Wednesday, November 26, 2008

The end of the beginning or the beginning of the end?

From The Times

November 24, 2008

Top civil servant to fight release of Iraq war records

Sam Coates, Chief Political Correspondent

Sir Gus O’Donnell, the head of the Civil Service, will lead the Government’s last-ditch attempt to block the release of minutes of Cabinet meetings in the run-up to the war in Iraq, The Times has learnt.

No 10 has been ordered by Richard Thomas, the Information Commissioner, to release copies of Cabinet minutes and records relating to meetings held between March 7 and 17, 2003.

Details of the meetings, during which the Attorney-General’s legal advice on the war was discussed, could reveal the positions of individual Cabinet ministers and the strength of internal opposition before the March 20 invasion.

The Cabinet Office is fighting the decision because it believes that a vital principle of government is at stake – the right to have private discussions. Ministers argue that releasing the documents could end hundreds of years of confidential Cabinet discussions and undermine collective Cabinet responsibility, where ministers must defend policies in public that they may not agree with in private.

The Cabinet Office says: “If ministers and officials knew or thought that once a decision was reached, information pertaining to the process by which they reached that point was to be revealed, they might be less willing to engage in full and frank discussions of the issues. Their candour in these discussions could be affected by their assessment of whether the content of these discussions will be disclosed.”

Downing Street is taking Mr Thomas’s ruling to the Information Tribunal, the final court of appeal for freedom of information cases, and three days of hearings are due to begin tomorrow. In an unusual move, Sir Gus, who is also the Cabinet Secretary, will make the case personally to underline the concern over the issue inside government.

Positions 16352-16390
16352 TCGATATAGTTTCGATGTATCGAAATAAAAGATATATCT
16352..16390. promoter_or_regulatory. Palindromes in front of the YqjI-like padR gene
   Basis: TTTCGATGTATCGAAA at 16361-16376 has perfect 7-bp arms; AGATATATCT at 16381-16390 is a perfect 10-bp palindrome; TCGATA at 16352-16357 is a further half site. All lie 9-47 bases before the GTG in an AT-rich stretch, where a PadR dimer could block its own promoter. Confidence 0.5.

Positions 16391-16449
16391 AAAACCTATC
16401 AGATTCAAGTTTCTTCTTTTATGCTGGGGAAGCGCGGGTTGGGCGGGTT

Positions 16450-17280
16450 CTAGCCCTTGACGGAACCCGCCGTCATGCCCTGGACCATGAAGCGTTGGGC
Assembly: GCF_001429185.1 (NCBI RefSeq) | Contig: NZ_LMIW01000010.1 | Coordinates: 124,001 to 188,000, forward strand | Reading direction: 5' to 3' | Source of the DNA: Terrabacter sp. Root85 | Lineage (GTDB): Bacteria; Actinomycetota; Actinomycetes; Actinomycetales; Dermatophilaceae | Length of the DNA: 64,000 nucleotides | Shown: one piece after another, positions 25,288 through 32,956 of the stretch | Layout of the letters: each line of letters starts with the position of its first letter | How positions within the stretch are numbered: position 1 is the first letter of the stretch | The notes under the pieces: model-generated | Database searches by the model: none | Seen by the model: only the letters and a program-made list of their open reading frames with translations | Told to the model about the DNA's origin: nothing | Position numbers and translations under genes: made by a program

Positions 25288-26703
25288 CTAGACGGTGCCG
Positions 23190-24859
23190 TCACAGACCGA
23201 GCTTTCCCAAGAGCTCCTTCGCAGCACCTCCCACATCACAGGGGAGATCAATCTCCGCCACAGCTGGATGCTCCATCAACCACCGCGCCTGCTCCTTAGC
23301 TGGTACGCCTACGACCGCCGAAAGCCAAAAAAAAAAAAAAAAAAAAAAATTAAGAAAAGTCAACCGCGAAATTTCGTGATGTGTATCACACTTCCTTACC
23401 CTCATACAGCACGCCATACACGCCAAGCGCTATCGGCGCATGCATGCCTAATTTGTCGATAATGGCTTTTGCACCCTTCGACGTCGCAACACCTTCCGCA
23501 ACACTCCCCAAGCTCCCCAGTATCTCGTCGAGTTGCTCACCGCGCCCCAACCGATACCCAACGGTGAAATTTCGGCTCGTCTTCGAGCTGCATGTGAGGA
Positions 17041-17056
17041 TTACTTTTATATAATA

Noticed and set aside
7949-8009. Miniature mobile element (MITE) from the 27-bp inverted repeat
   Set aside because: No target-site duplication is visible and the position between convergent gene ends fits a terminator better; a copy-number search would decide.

If the Government loses, one of the Cabinet Office ministers could issue a decree under Section 53 of the Freedom of Information Act unilaterally blocking the release of the document. This would be a highly controversial move – the first time the Government has used this power since the FoI Act came into force in 2005. Furthermore, the judgment could still create a precedent, potentially making it easier for others to request Cabinet minutes.

Two sets of notes are made during each Cabinet meeting. The first is a general printed account of what happened, circulated to Cabinet members afterwards. The second is a handwritten account by the Cabinet Secretary, which contains full details of the individual positions of participants. It is not known whether the handwritten records could be subject to release.

To prevent the disclosure, the Government is relying on two provisions in the freedom of information legislation that should block the release of documents relating to “formulation of government policy” or “ministerial communications”.

However, when the legislation was drawn up by Jack Straw in 2000, he decided that this ban could be overridden if the public interest arguments were strong enough .

The Information Tribunal will have to decide this week whether it agreed with Mr Thomas that “a decision on whether to take military action against another country is so important that accountability for such decision-making is paramount”. It could argue that such a decision would not undermine collective Cabinet responsibility because these were “two specific and unusual sets of Cabinet minutes”.

Only 13 FoI requests to Downing Street have been granted and made public on the Cabinet Office website.


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